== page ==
Azure SQL DW: Moving to a different region with restore from backup option
Reviewers: Dimitri Furman, John Hoang, Mike Weiner, Denzil Ribeiro, Joe Yong
Azure SQL Data Warehouse service (SQL DW) uses a snapshot backup to back up your data at a regular (8 hour) interval. DBAs can use this backup to restore a SQL DW database into a new database in the same region, or to a paired region at a different geographical location. For details refer to this documentation. As an example, if you have an Azure SQL DW in West US, your paired region is East US. You can learn about the Region pairs here.
While you can use the backup to restore to a paired region, what about the scenario of moving your SQL DW database to a remote non-paired region, as an example, let’s say East Asia? You can export the data out to the blob storage in a region of your choice from SQL DW, and then reload it into the new database in East Asia. This is very cumbersome if you have hundreds of tables, and could also be error prone. You will also have to re-create all the database objects in the new database.
Is there an easier way? I am going to talk about a little known, but easy solution that can help you do just that in the next section.
The “Create new SQL Data Warehouse” workflow allows you to create a new database from a backup. Let’s explore if it allows me to create a SQL DW database from backup to a region of your choice!
1. In Azure Portal, click on the + sign and choose Databases, then SQL Data Warehouse.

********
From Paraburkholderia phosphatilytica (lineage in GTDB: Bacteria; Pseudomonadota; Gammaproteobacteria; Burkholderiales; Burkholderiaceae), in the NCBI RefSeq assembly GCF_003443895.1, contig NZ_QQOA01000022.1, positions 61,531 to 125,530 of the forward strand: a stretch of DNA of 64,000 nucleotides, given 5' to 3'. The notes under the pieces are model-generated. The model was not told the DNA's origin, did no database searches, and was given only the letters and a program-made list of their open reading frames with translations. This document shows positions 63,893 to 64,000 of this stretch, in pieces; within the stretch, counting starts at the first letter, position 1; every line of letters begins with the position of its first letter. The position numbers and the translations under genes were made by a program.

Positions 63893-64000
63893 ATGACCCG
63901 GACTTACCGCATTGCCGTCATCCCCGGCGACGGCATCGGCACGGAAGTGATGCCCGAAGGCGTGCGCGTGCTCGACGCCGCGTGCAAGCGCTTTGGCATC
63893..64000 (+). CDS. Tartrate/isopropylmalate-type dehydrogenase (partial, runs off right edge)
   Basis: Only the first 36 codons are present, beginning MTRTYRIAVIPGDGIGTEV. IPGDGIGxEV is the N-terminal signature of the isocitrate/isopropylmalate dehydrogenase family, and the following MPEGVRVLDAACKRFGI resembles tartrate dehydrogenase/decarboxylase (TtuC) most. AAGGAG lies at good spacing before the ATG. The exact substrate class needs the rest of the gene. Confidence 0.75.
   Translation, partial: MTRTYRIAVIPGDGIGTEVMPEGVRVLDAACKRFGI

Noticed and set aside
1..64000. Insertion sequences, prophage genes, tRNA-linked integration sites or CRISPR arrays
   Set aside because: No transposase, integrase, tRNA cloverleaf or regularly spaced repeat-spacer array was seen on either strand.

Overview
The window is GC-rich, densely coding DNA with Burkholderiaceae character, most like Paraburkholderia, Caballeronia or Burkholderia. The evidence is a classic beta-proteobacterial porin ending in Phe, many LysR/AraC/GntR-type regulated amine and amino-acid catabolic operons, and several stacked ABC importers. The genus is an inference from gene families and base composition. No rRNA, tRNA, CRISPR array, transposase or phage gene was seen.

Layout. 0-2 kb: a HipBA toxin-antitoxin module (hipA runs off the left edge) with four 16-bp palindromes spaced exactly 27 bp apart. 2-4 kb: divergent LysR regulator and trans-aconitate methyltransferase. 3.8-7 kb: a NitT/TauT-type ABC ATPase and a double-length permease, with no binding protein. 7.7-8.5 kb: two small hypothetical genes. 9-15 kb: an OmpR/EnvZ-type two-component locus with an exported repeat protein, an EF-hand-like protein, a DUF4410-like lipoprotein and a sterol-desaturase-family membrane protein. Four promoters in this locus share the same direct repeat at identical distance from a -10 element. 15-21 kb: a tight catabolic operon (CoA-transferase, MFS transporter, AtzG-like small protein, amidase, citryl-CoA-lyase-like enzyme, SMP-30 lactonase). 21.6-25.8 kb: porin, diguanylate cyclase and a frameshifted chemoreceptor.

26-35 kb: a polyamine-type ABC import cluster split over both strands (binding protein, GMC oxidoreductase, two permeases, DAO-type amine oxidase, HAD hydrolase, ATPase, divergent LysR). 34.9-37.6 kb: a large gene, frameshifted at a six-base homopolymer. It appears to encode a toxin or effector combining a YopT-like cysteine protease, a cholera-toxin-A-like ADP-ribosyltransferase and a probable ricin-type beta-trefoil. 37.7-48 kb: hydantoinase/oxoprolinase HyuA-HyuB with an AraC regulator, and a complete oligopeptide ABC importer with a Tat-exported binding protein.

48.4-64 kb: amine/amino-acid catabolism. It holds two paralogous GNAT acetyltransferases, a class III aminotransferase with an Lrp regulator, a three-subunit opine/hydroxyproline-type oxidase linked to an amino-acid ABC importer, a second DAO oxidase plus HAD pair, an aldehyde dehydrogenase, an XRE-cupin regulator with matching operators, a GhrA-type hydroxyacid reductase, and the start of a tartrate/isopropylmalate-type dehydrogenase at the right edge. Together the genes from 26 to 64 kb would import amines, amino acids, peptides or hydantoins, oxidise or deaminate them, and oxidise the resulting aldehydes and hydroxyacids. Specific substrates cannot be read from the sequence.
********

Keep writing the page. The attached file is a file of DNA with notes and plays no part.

2. Enter a database name.
3. Create a new resource group or use an existing one.
4. From Select Source choose “Backup”. This will take you to a blade where you can see all your other SQL DW databases. Choose the one that you want to migrate to another region.
5. On the Server blade, create a new one in a location of your choice.
6. Back on the SQL Data Warehouse blade, click on Create.
7. Wait for it to get done.
How fast the backup is restored to a different region will depend on data size. The bigger the database, the longer it will take. As an example, a 1.7TB database was restored using the above method in 30 minutes.
For this process to work, your source SQL DW database must exist. It won’t work for a deleted SQL DW database. Once the new SQL DW database comes online, you can login and run some deterministic queries to make sure you have the exact data. While this restore is going on, if you are loading data to the source SQL DW, you may want to run your differential loads to the newly restored database and reconcile the differences since the restore. Once satisfied, you have the choice to keep both the SQL DW up and running or pause the source SQL DW database to save on cost, ultimately dropping the database at a future date.